Lucy Larcom (1824 – 1893) was a poet, writer, editor, teacher, abolitionist, and more who worked in the Lowell textile mills from age 11 to 21. She published hundreds of poems, a notable memoir (“A New England Girlhood”), and other works. In Lowell, she is remembered at Lucy Larcom Park, which runs between Merrimack and French streets. Following is a hymn she wrote for a celebration in Lowell; she wrote other hymns for the 200th anniversary of the Old South Church in Boston and the 200th anniversary of the Old South Church in Beverly, Mass. In 1868, Houghton, Miffllin and Company published her “Poetical Works,” the same publisher that issued books by James Fenimore Cooper, Charles Dickens, Nathaniel Hawthorne, Sarah Orne Jewett, James Russell Lowell, and other literary giants.— PM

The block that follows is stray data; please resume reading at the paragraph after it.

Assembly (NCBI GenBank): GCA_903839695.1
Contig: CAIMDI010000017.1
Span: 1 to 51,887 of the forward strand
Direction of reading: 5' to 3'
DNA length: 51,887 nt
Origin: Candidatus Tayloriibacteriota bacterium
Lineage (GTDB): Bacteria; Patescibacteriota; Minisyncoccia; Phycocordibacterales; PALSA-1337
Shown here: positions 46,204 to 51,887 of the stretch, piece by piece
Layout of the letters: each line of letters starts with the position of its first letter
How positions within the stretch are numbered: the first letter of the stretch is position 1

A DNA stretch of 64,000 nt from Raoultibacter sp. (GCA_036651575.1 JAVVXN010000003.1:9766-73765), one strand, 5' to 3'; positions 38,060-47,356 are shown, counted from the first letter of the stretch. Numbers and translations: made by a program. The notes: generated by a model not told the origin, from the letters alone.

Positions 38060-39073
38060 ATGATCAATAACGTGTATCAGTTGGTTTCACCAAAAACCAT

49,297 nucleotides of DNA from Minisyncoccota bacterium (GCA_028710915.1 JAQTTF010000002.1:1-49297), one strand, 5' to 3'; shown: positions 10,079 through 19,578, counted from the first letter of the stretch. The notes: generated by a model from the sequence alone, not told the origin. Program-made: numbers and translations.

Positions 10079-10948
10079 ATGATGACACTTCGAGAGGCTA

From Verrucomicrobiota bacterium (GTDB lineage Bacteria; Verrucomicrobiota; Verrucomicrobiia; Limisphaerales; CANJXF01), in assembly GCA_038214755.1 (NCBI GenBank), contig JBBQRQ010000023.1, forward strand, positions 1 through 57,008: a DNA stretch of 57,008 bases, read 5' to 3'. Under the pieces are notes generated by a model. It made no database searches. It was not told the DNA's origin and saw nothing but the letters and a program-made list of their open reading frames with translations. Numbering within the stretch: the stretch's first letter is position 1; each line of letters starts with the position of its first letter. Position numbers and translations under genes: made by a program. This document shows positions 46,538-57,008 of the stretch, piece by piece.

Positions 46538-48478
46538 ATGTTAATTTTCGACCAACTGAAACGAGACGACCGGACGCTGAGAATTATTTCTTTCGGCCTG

For the Semi-Centennial Celebration at the First Congregational Church, Lowell, Mass.
Here, as we came in youth’s fresh days,
We come, O God, with fervent praise,
To thank Thee for that summer hour
When here Thy church burst into flower.
The hymns our happy childhood sung
Are lingering yet on every tongue;
And memory’s harp of thousand strings
New sweetness to their echo brings.
Familiar voices haunt the air:
The lips that bore aloft our prayer
Repeat again the heavenward call;
Their benedictions on us fall.
O God, these lives of ours are blest
Through friends passed on into their rest!
We seek with them Thy homeward way;
We sing one song with them to-day.
The song the morning-stars awoke
When first Thy light through darkness broke
Shall our unending chorus be,—
The song of souls made one in Thee!
Lucy Larcom Park (Photo by James Higgins,courtesy of www.higginsandross.com)